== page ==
A structured approach to design is technically and economically cruder than the just-in-time system, but it accepts potential damage by farmers as something to consider in the design of a workable system (see Box).

Vandalism? Or rational behavior?

Rainfall patterns: In monsoon areas of Indonesia and Thailand, farmers tend to damage irrigation works after rains fail in the wet season. Since these areas usually receive enough wet season rainfall to grow crops without irrigation, most farmers plant all their land, assuming the rainfall will be normal. When the rains fail, the standing crops are stressed and all farmers want irrigation water at the same time. In the attempt to save their crops, individual farmers will damage the system, blocking or breaching canals and breaking gates. The damage is seldom repaired in time for the next wet season.

Here it is worth noting the important differences from irrigation paradigms taken from arid areas, which are those best known in the irrigation engineering profession. In public irrigation systems in arid areas, wet season rainfall is not generally adequate for successful crops; farmers plant only those fields that have dependable supplies of irrigation water. Operation is less troublesome, since the stressful effect of occasional wet season drought on standing rice is avoided.

Rent-seeking: Economic rents in irrigation are the difference between what the farmer officially has to pay the system for water and what the water is worth to him. Where water is provided nearly free, well-located farmers take all the water they need (and frequently more), without regard to the shortages they may cause for farmers further down the canals. Some of the modifications made by farmers, especially the permanent pipe installations in the canal banks in Thailand, clearly need the cooperation of the canal authority (rent-seeking by farmers becomes rent-sharing with the canal bureaucracy). What might otherwise be considered episodic cases of rural vandalism or selfishness, that could be dealt with by education and training, may thus be seen as economically rational behavior, to be expected where canal water is heavily subsidized.

System administration

Irrigation authorities follow different procedures from those assumed by system designers. They have too little information to implement scientific just-in-time water application procedures, and control structures are almost never used to set predetermined flows. In Java, the reasons cited (in the 1987 IIMI report on the dry season in Java) are:

- too few staff;

- measuring structures do not work;

- poor training and motivation;

- decentralized control over water allocation;

- lack of exclusive control over offtake structures;

- prevalence of unmeasured supplemental water supply sources;

- crop types and planting dates differ widely within tertiary blocks;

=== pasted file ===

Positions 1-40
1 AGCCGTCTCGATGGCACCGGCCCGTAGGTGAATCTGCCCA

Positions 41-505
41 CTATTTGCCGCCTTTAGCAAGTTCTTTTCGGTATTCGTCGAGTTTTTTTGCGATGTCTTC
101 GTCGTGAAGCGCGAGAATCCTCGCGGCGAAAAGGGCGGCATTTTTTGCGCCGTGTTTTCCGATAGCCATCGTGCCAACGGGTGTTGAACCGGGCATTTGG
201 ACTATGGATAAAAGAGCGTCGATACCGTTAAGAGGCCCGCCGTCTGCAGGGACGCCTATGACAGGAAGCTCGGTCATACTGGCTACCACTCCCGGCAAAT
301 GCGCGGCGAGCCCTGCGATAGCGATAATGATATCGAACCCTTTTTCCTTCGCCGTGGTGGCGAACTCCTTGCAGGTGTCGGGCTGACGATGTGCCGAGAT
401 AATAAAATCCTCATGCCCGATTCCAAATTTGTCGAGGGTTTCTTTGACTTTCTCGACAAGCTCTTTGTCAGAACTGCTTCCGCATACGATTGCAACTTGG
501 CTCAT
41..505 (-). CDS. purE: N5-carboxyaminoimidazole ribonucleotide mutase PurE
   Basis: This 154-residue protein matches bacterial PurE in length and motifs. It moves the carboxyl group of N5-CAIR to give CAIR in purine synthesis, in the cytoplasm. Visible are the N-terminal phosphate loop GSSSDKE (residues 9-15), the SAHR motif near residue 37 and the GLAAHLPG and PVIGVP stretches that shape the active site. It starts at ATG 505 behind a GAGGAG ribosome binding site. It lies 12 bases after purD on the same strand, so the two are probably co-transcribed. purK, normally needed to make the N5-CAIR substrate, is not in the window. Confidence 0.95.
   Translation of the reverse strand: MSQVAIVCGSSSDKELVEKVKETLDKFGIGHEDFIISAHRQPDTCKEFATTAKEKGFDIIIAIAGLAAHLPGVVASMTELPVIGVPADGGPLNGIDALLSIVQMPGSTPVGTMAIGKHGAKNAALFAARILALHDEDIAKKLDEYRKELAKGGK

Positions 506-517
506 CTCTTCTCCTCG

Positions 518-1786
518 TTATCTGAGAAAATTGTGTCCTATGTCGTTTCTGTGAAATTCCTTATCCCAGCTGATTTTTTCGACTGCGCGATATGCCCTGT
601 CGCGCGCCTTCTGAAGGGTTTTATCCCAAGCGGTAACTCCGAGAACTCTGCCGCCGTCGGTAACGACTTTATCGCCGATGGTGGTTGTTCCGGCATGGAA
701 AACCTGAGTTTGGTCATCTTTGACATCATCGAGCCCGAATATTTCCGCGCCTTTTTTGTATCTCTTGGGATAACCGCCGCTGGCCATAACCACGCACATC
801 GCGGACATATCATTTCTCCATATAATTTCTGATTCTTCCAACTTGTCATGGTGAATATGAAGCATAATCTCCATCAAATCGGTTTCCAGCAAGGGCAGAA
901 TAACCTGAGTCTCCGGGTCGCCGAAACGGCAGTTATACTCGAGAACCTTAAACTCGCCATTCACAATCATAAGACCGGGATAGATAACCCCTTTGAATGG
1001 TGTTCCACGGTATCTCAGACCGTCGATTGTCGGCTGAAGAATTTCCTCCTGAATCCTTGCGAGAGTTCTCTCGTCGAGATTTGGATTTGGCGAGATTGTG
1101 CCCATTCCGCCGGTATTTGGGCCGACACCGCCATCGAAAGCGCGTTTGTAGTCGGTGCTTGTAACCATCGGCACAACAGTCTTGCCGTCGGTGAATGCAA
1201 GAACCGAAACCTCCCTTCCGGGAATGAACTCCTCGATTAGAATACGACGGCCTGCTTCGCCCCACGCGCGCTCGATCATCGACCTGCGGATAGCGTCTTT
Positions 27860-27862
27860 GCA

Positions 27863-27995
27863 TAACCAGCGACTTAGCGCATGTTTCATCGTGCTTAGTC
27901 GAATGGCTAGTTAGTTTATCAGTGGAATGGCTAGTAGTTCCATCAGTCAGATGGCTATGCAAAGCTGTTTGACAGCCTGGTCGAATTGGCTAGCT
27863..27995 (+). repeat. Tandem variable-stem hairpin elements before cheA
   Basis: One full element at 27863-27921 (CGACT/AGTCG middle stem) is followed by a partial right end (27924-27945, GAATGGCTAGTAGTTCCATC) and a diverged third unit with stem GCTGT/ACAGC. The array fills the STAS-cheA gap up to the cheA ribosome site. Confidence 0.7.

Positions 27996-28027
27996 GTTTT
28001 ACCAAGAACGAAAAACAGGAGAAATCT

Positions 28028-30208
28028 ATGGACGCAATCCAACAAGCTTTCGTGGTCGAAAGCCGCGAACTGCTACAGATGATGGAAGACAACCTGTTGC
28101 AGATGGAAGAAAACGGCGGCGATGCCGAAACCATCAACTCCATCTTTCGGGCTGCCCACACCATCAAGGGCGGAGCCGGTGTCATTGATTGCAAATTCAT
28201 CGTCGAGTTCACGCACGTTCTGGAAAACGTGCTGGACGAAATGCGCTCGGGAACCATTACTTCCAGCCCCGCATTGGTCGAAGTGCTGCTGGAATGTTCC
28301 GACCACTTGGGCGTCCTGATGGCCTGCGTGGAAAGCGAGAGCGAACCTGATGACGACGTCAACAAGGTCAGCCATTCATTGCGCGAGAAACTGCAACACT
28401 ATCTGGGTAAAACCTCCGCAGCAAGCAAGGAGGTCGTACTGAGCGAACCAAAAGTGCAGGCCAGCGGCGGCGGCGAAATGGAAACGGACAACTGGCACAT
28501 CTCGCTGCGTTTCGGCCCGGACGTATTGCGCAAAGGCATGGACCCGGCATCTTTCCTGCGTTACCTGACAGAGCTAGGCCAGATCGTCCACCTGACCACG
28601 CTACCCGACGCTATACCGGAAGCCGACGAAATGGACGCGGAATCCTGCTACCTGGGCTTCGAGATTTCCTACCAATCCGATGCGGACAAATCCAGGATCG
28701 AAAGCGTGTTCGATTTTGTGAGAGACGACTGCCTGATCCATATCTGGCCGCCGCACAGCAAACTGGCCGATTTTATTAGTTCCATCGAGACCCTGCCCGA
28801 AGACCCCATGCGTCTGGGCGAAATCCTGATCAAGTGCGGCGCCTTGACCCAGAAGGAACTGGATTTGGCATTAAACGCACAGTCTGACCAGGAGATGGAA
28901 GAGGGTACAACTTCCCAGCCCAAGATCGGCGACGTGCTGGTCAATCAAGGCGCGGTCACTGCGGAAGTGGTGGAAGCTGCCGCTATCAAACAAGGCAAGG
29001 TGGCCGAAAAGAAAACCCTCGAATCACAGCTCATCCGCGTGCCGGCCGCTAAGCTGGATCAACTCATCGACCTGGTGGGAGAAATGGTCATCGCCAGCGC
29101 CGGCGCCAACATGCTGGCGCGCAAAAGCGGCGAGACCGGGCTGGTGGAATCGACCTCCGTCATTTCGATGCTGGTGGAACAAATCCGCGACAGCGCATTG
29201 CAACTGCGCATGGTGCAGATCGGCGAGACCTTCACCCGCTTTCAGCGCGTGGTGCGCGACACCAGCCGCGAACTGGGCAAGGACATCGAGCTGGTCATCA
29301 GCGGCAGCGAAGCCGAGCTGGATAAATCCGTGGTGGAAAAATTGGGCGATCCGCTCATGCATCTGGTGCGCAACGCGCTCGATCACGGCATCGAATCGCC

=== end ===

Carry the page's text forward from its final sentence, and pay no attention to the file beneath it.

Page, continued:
- tertiary blocks stretch across more than one village; and

- irrigation inspectors and farmers tend to distribute water on basis of negotiated arrangements.

User charges and user groups?

Systems paid for by user charges and under farmers' control tend to perform well. A pricing structure and organized user groups harmonizes interests and sets unambiguous rules, as successful experience with community schemes has shown in a number of countries. However, in the large public schemes in Indonesia and Thailand, cost-based volumetric water user charges are not feasible politically, administratively, or technically. Exhortations from economists for user charges to counter rent-seeking behavior and promote economic efficiency have an unbroken thirty year record of non-acceptance in both countries. Also, tens of thousands of small but part-time farmers competing for nearly free but valuable water cannot be organized by a public bureaucracy to perform like those in the small self-financing private schemes.

Maintenance

For years, all parties have agreed that timely adequate maintenance is essential to efficient operation of irrigation systems in the two countries, and also that maintenance has remained inadequate, making premature rehabilitation necessary. The main causes of poor maintenance are modifications by farmers. Because these modifications are responses to powerful economic incentives, the usual concern for adequate allocation of maintenance funds misses the point; even if provided, such funds would not solve the problem.

Conclusion

For climatic, cultural, political, and economic reasons, free or nearly free irrigation water and associated rent-seeking behavior by farmers are realities unlikely to be changed. To go on designing public large-scale irrigation systems in monsoon Asia assuming this is not the case is difficult to justify.